Slideshow: Rush at Bankers Life
We'll answer your question now. Yes, they played "Tom Sawyer."
Thursday, Sept. 14
It’s been almost 40 years since Rush released their full-length debut.
After that long it’d be easy to assume they’ve been relegated to the state fair circuit or, like the Def Leppards and Poisons of live music, doomed to play the same set list every summer.
Not so much.
Instead the Canadian proggies just opened a new tour for their 19th studio album, Clockwork Angels. And while classic rock radio staples like “Tom Sawyer” probably won’t and can’t leave their live repertoire, they played nine straight tracks off their newest opus Thursday at Bankers Life Fieldhouse. Most old-school artists can get away with maybe two new songs tops, and they have to warn the audience before they play them so they’ll know it’s time to hit the restroom or concession stand.
Rush can do this because they have one of the most loyal fan bases. Go to any of their concerts and you’ll see attendees not only wearing T-shirts of their current tour but others stretching as far back to almost the beginning.
The packed house on Thursday enjoyed the new material as much as the standards. It helps that Clockwork Angels is some of Rush’s most sinewy rock ever. The multi-faceted “Headlong Flight” stands with three-headed monsters like the classic instrumental “YYZ.”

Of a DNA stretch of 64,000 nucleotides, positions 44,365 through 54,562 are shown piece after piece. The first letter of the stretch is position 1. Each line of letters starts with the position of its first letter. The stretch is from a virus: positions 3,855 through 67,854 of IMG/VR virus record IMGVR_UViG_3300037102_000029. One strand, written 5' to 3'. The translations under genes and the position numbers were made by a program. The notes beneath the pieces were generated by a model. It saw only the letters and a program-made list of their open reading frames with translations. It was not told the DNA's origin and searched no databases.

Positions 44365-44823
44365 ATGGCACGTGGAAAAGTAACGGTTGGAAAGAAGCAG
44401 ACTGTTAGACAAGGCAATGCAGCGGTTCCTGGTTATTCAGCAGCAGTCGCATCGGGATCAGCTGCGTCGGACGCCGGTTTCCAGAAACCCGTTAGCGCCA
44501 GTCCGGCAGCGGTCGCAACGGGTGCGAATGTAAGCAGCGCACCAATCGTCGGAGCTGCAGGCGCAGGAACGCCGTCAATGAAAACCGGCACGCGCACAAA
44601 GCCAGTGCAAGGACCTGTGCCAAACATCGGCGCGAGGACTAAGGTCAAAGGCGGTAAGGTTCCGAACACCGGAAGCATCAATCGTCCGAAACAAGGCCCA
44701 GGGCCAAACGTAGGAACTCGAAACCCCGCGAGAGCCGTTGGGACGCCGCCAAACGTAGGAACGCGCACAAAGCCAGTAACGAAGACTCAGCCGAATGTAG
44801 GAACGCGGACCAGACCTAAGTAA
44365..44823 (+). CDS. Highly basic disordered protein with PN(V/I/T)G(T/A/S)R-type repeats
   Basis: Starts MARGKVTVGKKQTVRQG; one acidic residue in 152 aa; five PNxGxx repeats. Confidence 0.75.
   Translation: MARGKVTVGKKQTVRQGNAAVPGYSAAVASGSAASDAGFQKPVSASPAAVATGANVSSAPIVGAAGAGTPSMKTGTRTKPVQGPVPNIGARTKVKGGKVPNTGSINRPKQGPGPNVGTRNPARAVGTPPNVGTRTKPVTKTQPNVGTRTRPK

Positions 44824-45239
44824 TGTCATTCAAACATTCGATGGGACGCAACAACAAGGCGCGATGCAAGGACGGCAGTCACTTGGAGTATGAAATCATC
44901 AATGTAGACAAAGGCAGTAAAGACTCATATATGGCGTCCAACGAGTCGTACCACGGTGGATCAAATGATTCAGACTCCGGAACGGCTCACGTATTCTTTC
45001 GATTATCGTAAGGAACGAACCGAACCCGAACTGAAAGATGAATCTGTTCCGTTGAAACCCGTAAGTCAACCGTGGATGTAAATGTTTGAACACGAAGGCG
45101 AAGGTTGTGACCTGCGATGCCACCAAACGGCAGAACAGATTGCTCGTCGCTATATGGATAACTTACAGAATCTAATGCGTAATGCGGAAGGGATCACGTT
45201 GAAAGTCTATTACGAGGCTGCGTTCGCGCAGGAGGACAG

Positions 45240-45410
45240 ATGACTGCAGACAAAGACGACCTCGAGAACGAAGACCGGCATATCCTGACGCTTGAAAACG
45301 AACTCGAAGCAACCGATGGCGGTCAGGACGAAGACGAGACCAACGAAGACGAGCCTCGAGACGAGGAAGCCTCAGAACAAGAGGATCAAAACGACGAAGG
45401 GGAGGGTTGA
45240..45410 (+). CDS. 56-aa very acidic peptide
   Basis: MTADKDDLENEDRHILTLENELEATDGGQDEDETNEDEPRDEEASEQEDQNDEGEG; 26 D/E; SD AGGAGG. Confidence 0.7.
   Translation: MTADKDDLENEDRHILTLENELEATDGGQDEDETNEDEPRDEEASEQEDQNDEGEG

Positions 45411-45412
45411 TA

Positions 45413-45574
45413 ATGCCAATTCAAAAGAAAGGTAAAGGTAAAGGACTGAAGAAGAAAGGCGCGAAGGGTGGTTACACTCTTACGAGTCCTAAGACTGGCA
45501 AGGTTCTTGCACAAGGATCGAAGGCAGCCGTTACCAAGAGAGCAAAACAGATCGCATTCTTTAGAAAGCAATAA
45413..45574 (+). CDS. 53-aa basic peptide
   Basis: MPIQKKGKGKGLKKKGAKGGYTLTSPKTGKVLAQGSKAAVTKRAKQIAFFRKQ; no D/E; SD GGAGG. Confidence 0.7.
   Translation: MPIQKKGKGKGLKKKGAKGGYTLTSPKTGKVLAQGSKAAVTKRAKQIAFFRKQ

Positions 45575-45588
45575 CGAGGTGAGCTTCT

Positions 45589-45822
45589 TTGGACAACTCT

The new material, played at the beginning of the second set, included a string section. It marks the first time Rush has included musicians beyond their trio format in concert. That added gravitas to the mostly puissant selections.
A Rush concert is never complete without a Neil Peart drum solo. His normally 10-minute showcase was split into three this time, including a turn in the middle of instrumental “Where’s My Thing?” and new rocker “Headlong Flight.” His individual solo was much shorter than usual, a futuristic-sounding treatment that served as an ode to the recently-departed Neil Armstrong.
For being ages 59 to 60, Rush still tirelessly performs three-hour shows. This tour features a 28-song set, including three parts of their opus 2112 to close the proceedings. Guitarist Alex Lifeson let off more than one deep breath after a particularly acrobatic part. Singer/bassist Geddy Lee called the intermission their “blood transfusion.”
But after 38 years they’re showing no signs of slowing. They’ve never taken themselves too seriously, but this time out they seem to be enjoying themselves more than ever. Chalk that up to a band that’s carved out their own niche in rock-and-roll lore, on their own terms.
[A+E] Festivals + Parties, DJs + Dancing, Rock, Hip-hop
[A+E] Classical Music, Jazz + Blues + R&B
[Music] DJs + Dancing
[Music] DJs + Dancing